NW Ayer made up for the loss of the $100 million dollar a year Army account and made headlines for being on the winning end of the largest account switch in advertising history to date, when fast food giant Burger King moved its $200 million dollar advertising account from arch-rival J. Walter Thompson in 1987. Burger King must have had drive-thru service in mind, however, and Ayer made headlines again when it lost the account just eighteen months later in another record-breaking account switch. Another devastating blow to the agency was the loss of its lead position on the American Telegraph and Telephone account. Ayer pioneered telecommunications advertising in 1908, when the agency was selected to craft advertising for the Bell System's universal telephone service. Despite valiant efforts to keep an account the agency had held for most of the twentieth century, and for which they had written such memorable corporate slogans as American Telephone &Telegraph "The Voice with a Smile" and "Reach Out and Touch Someone", the agency lost the account in 1996.

After a wave of mergers and acquisitions in the late 1980s, the economic recession of the early 1990s hit Madison Avenue hard, and Ayer was particularly vulnerable. Despite the agency's long history and roster of "blue-chip" clients, Ayer was not known for cutting-edge creative work. Moreover, though the agency had offices overseas, Ayer had never built a strong multinational presence, and many of the smaller international offices were sold during the financial turmoil of the 1980s. This left a real void in the new climate of global marketplace consolidation. By about 1990, earnings were declining (although Ayer was still among the top twenty United States agencies in billings), and the agency was suffering from client defections, high management turnover, expensive real estate commitments and deferred executive compensation deals, all fallout of the high-flying 1980s. This was the atmosphere in 1993, when W.Y. Choi, a Korean investor who had already assembled a media and marketing empire in his homeland, began looking for an American partner to form an international advertising network. Jerry Siano, the former creative director who had recently been named Ayer's seventh CEO, was in no position to refuse Choi's offer of $35 million to buy the now floundering agency. The infusion of cash was no magic bullet, however. Choi took a wait-and-see approach, allowing his partner Richard Humphreys to make key decisions about Ayer's future, including the purging of senior executives and the installation of two new CEOs in as many years.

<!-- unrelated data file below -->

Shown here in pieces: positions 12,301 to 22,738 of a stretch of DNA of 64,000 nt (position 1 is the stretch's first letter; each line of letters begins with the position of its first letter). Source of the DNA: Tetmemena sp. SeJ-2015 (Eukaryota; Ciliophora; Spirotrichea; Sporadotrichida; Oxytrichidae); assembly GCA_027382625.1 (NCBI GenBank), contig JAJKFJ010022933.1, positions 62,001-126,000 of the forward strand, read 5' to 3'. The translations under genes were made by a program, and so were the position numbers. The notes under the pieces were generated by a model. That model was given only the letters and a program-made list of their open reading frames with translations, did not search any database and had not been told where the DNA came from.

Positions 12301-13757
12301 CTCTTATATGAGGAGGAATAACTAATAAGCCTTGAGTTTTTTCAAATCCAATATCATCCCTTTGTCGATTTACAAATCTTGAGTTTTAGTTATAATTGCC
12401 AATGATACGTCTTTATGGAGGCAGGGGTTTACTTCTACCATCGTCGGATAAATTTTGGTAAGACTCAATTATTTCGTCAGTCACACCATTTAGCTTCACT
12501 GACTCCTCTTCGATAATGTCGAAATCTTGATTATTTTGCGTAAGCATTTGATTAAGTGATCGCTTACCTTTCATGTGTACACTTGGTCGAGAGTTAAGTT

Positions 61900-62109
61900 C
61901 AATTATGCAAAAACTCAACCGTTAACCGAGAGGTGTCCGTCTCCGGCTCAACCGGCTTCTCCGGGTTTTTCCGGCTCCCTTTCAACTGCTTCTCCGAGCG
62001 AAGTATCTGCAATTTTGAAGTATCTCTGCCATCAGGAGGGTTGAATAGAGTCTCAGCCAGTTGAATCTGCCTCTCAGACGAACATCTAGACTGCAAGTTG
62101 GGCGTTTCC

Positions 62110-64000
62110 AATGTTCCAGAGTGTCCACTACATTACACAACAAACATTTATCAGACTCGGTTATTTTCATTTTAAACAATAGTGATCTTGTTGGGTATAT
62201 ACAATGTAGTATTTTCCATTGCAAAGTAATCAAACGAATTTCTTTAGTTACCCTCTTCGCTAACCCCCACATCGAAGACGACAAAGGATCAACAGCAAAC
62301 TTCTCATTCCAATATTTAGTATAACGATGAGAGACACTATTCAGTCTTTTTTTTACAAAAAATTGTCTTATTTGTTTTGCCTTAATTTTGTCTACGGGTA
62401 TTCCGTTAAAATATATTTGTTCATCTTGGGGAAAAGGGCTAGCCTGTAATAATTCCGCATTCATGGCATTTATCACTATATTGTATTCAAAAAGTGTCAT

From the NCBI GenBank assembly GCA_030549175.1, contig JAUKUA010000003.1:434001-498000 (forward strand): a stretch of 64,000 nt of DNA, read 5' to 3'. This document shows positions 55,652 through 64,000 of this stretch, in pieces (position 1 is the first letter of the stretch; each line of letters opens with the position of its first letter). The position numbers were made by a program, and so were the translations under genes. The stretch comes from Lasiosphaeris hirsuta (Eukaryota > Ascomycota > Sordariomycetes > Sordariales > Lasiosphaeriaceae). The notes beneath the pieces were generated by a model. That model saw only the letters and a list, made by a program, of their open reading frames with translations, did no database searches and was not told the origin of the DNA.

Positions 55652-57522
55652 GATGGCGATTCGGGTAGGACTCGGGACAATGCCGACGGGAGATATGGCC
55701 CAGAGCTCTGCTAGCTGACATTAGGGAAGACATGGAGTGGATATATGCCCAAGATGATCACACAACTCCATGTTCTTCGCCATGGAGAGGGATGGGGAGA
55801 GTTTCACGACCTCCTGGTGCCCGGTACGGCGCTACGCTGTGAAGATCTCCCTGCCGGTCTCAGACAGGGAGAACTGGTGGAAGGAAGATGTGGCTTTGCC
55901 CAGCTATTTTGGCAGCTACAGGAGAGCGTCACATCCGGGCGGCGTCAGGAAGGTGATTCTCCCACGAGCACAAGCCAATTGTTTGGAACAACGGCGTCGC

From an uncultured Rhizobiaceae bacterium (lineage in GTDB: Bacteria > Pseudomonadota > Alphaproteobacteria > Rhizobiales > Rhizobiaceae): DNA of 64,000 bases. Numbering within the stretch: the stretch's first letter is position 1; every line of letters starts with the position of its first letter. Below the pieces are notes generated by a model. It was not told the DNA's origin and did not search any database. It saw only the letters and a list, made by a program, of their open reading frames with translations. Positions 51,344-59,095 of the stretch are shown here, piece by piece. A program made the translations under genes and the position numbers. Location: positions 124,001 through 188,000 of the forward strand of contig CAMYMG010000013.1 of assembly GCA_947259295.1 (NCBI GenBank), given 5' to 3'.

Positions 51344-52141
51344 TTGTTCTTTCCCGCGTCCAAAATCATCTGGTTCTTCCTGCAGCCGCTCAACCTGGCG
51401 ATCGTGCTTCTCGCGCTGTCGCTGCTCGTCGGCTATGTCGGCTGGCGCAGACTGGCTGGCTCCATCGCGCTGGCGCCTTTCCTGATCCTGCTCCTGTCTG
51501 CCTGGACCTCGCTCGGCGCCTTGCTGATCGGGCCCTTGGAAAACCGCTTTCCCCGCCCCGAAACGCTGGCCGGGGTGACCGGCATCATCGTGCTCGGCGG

The agency's downward trend continued with the loss of another longtime client, the DeBeers diamond cartel in 1995. Adweek reported that Ayer's billings fell from $892 million in 1990 to less than $850 million in 1995. Several top executives defected abruptly, and the agency failed to attract major new accounts. Ayer was facing the loss not merely of revenue and personnel, but the loss of much of the respect it once commanded. Ayer remained among the twenty largest U.S. agencies, but an aura of uncertainty hung over the agency like a cloud. A new CEO was appointed, and Mary Lou Quinlan became the agency's first woman CEO in 1995. A year later, Ayer and another struggling top twenty agency, D'arcy, Masius, Benton & Bowles, combined as part of the McManus Group of companies. In 1998, the McManus Group had worldwide billings of more than $6.5 billion.

Under the McManus Group, Ayer was able to expand its international operations and begin to rebuild a stronger global presence. Several important new clients were won in 1997 and 1998, including Avon, General Motors, Kitchenaid, several Procter & Gamble brands and, most notably, Continental Airlines worldwide accounts. Born in the nineteenth century, Ayer may be one of a very few advertising agencies to successfully weather the economic and cultural transitions of both the twentieth and twentieth first centuries. Ayer was eventually acquired by the Publicis Groupe based in Paris, France which closed down the N.W. Ayer offices in 2002.
Related Materials:
Materials in the Archives Center

Warshaw Collection of Business Americana (AC0060)

Hills Bros. Coffee Incorporated Records (AC0395)
Provenance:
The collection was donated by N W Ayer ABH International, April 15, 1975 and by Ayer & Partners, October 30, 1996.
Restrictions:
The collection is open for research use.

Physical Access: Researchers must use microfilm copy. Researchers must handle unprotected photographs with gloves. Researchers must use reference copies of audiovisual materials. When no reference copy exists, the Archives Center staff will produce reference copies on an "as needed" basis, as resources allow.

Technical Access: Viewing the film portion of the collection without reference copies requires special appointment, please inquire; listening to audio discs requires special arrangement. Do not use original materials when available on reference video or audio tapes.
Rights:
Publication and production quality duplication is restricted due to complex copyright, publicity rights, and right to privacy issues. Potential users must receive written permission from appropriate rights holders prior to obtaining high quality copies. Archives Center cost-recovery and use fees may apply when requesting reproductions.
Topic:
Advertising agencies  Search this
advertising  Search this